sesam.hu

Engineering Manager / Trail Runner / Budapest, Hungary

Do you want to read Hungarian sci-fi?

Help SFportal win HUF 1 million on a tender by Budapest Bank to be able to enjoy the works of contemporary Hungarian science fiction authors translated to English.

Their aim is to organize an anthology of short stories and select a novel then have them translated into English and publish both on Amazon.com as an ebook. Any future income from the sale of these ebooks would be used to fund more translations.

If you believe this is a noble goal help them win by voting for them on Facebook. (The tender runs under the name of SFportal editor-in-chief, Jun Miyazaki.) The system allows one vote per person per day so remember to vote every day until the end of the first round on 5 August.

Snob

I’m actually surprised no-one has complained yet about the site being English. Apart from the voiceless masses who just stopped reading: logs show the number of visitors about half – at best – of what it used to be.

If there were expectations that I’d return to Hungarian, I’m afraid I’ll have to disappoint. I actually like SeSam.hu as it is, accessible by an infinitely bigger number of people than when it was written mainly in my native tongue.

I’m sorry for those who will have to miss out this way. I tend to think not knowing much English is like living without a limb lately. And I’m disinclined to be apologetic about the fact that I do speak the language.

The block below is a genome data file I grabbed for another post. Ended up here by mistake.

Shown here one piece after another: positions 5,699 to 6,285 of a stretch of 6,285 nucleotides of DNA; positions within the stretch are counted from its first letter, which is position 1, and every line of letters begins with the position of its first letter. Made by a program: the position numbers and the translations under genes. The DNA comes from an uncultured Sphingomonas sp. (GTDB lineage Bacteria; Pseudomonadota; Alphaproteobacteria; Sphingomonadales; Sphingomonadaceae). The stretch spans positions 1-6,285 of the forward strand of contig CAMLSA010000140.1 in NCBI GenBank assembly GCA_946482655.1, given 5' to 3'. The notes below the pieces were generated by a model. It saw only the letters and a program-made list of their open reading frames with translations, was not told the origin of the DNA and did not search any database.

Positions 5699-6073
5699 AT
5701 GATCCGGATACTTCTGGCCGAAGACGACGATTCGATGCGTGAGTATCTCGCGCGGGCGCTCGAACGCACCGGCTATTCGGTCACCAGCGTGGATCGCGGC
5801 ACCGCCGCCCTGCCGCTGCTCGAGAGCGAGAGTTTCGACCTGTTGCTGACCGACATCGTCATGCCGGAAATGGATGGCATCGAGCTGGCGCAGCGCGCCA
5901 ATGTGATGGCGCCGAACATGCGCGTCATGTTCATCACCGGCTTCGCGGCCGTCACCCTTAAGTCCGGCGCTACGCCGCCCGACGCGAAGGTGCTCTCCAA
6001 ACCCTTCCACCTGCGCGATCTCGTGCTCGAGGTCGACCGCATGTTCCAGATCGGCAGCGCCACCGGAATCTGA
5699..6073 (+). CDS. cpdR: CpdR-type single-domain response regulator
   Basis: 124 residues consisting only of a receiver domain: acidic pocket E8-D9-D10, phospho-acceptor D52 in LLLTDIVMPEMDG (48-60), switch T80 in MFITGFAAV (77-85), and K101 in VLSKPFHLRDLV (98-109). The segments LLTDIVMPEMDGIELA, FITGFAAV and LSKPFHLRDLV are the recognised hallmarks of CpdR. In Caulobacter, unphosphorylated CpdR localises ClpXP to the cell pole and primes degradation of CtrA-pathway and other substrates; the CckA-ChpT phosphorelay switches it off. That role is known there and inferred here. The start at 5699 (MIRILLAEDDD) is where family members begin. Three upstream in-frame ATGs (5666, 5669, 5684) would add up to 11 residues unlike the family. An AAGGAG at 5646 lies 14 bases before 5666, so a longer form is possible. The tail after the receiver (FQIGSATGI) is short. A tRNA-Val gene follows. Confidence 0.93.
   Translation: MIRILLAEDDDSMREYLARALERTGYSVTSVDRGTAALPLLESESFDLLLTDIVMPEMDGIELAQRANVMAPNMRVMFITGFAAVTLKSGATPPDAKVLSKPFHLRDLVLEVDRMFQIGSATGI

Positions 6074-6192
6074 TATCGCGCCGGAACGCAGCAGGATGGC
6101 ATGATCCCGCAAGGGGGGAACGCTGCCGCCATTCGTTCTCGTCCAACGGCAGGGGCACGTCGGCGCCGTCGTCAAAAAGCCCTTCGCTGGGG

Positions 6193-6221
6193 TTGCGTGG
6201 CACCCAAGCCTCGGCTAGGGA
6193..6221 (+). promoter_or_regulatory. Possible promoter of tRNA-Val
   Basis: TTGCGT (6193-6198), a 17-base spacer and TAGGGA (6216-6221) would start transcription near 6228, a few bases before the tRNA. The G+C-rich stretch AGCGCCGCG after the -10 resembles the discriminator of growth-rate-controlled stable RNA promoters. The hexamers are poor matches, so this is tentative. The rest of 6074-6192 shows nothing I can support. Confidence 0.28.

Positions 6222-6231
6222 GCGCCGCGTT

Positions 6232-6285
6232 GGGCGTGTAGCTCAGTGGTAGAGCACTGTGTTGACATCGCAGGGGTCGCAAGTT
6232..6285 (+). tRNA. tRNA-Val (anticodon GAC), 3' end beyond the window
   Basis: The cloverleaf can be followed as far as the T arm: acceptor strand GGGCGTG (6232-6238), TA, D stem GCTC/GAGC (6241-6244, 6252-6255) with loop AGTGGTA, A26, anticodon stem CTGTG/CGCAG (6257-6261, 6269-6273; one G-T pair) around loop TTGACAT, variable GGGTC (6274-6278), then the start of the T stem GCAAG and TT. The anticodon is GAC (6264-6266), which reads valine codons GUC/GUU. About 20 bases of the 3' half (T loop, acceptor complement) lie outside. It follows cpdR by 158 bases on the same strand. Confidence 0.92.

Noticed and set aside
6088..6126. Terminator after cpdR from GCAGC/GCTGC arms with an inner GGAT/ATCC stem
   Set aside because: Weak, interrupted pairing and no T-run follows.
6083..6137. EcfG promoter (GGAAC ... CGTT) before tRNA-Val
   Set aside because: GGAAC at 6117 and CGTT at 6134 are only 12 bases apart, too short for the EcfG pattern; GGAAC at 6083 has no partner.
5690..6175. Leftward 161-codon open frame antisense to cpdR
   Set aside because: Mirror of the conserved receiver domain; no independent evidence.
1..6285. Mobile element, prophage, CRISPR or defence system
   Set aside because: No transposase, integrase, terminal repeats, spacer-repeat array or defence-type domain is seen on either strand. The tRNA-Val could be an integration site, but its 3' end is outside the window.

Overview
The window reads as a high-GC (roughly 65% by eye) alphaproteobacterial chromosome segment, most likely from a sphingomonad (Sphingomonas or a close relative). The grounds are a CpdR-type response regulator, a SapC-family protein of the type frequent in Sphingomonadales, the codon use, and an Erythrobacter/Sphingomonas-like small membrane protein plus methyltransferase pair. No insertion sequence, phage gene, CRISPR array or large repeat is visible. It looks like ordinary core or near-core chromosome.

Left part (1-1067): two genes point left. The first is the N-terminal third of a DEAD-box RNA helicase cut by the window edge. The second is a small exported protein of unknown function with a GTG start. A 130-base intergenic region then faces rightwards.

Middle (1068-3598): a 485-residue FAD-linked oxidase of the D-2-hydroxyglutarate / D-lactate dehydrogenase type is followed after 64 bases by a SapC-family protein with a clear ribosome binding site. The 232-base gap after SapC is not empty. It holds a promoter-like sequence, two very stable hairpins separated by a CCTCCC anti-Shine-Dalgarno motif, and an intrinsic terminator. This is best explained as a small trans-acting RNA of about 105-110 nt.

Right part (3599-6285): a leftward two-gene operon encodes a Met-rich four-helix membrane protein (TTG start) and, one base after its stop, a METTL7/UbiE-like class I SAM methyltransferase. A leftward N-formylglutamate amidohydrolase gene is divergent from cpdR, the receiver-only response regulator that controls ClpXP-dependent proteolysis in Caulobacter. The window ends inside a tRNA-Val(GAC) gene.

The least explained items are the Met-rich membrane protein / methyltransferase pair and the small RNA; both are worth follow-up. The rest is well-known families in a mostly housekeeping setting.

Funny though, when I was home for the summer even my mother chastised me for – in her words – being snobbish and looking down on dubbed movies and TV shows. She’s right though, I really don’t like watching movies translated to Hungarian anymore if the original was English. I don’t doubt that the dubbing can be excellent quality and we have many talented voice actors. Nevertheless the movie inevitably changes, since no two languages have identical words and phrases. Some nuances are lost, some are added.

The best thing about knowing a language is when you start to understand the little details. Find the untranslatable sentences, phrases that only seem to make sense in that particular language. Try watching a standup comedy for instance. Understanding those completely is – I believe – a sign of proficiency.

If this is pretentiousness or arrogance, I can live with it.

srsly…SRSLY

Okay, Harmonic is a great widget for the Mac. It downloads the lyrics for the music you’re listening to in iTunes. Quite nice, since it passes it right to iTunes and it gets saved with the song. Next time you plug your iPod in it even gets transferred to that as well. Now, what’s the problem? Stupid people. Seriously, how bloody hard is it to get right… especially for a native speaker:

YOUR ≠ YOU’RE

For the uninitiated, let me do the honours: your is a personal pronoun denoting possession; you’re is a contraction of you are.

It makes my brain bleed to read lyrics like this:
“Maybe your a sinner into your alternate life, …”
(For a bonus you can tell me the title of the song the line’s from. Google is cheating.)

If people decide to share the lyrics of a song and post it to a site (all lyrics sites have private contributor sources) how on Earth can they be so terribly ignorant as to make basic mistakes like this? How can they not care about what they put out for everyone to see? Aren’t they fans? It truly boggles the mind.

Please, God, make them stop butchering the language…